We recommend that you check with your money transfer provider whether any additional fees will be charged for Tax Clearance/Reserve Bank clearance applications where required. Many banks and traditional financial advisors charge for these services, but many brokers do not. As such, using a broker could save you money. It is worth noting that the transfer limits for South African citizens are reviewed every March, although the SARB can change these limits at any time.
South African Currency restrictions for non-residents/temporary residents
Monies that you are transferring to South Africa are allowed to be transferred out again, although proof of the transfers of these funds moved into South Africa would be required. We recommend that you keep records of all transfers in and out of South Africa, usually this is best done in the form of copies of your SWIFT transfers and copies of your bank statements where funds were sent to South Africa.
For certain purchases, additional documentations may be required, one of the most common is if you are selling a property. In this instance, ask your broker for assistance in preparing these documents; they can often recommend local attorneys to help. They may also be a Reserve Bank Clearance application to complete as well and again we recommend that you ask your broker for assistance here as some will offer this service for no extra charge. The central bank’s exchange-control department reserves the right, if necessary, to require a staggered transfer of such funds to maintain exchange rate stability.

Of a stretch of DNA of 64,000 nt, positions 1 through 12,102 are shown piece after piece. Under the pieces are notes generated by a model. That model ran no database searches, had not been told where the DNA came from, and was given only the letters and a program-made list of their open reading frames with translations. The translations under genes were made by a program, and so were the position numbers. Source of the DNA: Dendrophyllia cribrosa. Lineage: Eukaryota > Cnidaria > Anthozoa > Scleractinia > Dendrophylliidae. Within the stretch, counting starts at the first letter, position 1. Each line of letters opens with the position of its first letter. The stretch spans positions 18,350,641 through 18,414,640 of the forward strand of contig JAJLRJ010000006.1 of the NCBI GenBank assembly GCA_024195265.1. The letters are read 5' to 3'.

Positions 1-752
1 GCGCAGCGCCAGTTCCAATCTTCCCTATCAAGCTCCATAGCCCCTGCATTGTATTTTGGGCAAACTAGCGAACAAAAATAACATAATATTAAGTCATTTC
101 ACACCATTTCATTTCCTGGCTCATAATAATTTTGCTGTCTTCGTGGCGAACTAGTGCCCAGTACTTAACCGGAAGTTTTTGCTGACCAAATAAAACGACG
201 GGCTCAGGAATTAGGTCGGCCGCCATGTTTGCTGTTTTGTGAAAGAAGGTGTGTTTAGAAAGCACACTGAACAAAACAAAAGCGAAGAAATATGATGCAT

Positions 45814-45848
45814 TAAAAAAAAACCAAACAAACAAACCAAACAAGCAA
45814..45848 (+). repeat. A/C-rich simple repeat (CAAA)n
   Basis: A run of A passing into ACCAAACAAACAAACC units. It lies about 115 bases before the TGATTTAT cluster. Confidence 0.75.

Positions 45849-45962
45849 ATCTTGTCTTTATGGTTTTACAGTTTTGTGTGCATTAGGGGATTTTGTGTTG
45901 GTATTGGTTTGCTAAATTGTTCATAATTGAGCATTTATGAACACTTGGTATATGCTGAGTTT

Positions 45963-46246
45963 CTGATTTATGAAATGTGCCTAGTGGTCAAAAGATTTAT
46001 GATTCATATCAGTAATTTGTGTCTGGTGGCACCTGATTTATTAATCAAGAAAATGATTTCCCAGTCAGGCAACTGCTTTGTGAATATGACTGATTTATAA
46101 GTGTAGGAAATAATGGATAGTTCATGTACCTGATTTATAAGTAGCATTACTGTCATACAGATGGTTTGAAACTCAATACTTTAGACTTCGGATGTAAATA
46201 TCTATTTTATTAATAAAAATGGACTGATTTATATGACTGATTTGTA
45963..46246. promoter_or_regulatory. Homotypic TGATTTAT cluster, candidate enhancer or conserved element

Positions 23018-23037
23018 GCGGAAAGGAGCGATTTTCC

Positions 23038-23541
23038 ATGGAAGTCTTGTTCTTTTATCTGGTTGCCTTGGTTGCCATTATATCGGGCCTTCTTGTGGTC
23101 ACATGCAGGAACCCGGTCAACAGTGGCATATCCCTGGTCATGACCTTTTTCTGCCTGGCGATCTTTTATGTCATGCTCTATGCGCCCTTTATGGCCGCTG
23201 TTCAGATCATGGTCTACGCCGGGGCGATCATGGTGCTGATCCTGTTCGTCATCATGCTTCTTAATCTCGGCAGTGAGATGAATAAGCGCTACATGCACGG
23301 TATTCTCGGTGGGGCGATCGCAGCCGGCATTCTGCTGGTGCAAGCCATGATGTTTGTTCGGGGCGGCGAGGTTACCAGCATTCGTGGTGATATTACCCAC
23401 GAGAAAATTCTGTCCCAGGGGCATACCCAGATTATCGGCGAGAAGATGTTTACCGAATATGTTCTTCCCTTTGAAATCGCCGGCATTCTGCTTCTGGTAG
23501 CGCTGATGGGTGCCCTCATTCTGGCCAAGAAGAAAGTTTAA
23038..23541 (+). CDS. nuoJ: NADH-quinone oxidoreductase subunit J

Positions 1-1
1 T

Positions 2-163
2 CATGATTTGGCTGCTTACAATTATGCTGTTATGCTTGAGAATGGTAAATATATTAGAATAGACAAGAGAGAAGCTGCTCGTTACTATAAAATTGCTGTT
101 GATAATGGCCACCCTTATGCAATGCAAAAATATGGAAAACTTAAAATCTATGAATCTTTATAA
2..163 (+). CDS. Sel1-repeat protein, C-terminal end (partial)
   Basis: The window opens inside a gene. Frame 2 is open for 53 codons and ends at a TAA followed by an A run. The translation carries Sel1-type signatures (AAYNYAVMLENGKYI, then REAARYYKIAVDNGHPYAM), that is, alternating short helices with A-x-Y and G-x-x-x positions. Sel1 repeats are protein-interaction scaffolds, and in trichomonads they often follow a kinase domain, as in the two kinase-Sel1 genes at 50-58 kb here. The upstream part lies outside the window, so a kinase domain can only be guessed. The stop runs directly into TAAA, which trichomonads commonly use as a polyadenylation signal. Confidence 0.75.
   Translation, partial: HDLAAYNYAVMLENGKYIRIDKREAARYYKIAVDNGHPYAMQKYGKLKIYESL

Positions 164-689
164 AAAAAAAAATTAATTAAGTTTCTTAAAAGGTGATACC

South Africa property purchases, sales and rental income
For non-residents/temporary residents, if you are selling a property, you are typically allowed to transfer all of the funds brought into the country for the purchase back out of the country as well as any profit or gain you may have made on the sale. If you are receiving rental income from a property in South Africa, it is also possible to transfer these funds out of the country but this will also require supporting documentation.